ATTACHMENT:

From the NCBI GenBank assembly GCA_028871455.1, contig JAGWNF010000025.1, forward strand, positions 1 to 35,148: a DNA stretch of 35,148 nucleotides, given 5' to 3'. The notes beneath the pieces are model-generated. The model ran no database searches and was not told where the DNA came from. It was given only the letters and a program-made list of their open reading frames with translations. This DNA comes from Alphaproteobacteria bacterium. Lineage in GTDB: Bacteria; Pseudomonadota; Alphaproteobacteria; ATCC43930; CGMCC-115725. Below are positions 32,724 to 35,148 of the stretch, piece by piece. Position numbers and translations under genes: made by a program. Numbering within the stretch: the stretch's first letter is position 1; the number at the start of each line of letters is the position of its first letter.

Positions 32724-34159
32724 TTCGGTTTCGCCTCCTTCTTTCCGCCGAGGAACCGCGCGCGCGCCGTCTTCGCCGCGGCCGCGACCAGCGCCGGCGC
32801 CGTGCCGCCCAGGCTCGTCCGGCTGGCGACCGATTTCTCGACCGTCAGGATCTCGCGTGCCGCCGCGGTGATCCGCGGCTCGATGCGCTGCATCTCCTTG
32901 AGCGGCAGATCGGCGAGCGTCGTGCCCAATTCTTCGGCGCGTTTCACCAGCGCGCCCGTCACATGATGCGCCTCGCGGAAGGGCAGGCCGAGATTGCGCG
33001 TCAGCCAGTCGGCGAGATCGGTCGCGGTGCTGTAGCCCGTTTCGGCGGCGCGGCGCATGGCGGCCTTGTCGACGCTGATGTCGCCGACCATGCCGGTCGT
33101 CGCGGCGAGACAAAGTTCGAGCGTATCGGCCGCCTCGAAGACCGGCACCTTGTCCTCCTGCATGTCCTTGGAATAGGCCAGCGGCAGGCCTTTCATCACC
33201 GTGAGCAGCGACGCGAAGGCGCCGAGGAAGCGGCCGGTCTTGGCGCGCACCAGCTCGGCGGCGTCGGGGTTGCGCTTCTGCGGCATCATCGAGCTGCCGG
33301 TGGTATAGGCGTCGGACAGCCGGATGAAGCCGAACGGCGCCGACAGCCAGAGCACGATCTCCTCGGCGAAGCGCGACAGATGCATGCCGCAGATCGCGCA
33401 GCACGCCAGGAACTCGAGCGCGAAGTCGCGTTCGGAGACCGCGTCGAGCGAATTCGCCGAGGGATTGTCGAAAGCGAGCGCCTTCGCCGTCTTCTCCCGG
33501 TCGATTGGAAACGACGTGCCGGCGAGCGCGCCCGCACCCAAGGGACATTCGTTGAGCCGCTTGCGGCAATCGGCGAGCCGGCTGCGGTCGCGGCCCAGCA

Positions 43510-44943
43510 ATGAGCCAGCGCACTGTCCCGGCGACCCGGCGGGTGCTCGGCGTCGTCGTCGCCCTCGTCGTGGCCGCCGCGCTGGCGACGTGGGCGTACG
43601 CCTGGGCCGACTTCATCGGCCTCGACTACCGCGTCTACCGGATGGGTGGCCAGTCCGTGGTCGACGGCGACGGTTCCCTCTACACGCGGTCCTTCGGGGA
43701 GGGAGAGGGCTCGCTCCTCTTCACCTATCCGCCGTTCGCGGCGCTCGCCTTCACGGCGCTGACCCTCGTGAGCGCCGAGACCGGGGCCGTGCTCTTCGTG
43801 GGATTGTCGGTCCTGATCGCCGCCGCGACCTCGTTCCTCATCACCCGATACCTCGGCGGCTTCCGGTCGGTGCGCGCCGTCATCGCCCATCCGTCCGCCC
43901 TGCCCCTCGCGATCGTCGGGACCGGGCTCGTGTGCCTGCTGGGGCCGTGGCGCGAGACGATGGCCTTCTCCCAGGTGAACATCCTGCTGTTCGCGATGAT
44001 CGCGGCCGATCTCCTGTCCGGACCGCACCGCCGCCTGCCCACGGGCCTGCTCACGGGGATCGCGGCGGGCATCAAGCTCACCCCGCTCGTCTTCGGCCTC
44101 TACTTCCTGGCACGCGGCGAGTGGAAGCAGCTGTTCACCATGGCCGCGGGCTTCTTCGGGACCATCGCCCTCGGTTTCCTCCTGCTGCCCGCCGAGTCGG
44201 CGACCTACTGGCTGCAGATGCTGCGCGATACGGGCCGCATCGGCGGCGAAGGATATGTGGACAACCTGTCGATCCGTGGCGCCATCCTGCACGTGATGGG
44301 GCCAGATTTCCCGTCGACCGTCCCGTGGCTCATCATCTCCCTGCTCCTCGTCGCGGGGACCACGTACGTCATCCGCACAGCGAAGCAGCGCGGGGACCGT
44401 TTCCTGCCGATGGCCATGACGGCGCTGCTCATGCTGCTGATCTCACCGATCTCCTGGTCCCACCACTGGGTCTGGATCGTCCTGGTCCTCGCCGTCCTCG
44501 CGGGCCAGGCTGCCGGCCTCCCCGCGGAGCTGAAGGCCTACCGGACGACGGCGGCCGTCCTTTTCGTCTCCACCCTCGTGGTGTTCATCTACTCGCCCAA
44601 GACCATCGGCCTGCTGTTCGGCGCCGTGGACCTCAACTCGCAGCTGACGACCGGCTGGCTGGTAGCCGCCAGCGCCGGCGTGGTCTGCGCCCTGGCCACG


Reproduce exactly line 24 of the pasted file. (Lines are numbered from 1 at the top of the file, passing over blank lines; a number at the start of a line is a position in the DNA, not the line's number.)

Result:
44601 GACCATCGGCCTGCTGTTCGGCGCCGTGGACCTCAACTCGCAGCTGACGACCGGCTGGCTGGTAGCCGCCAGCGCCGGCGTGGTCTGCGCCCTGGCCACG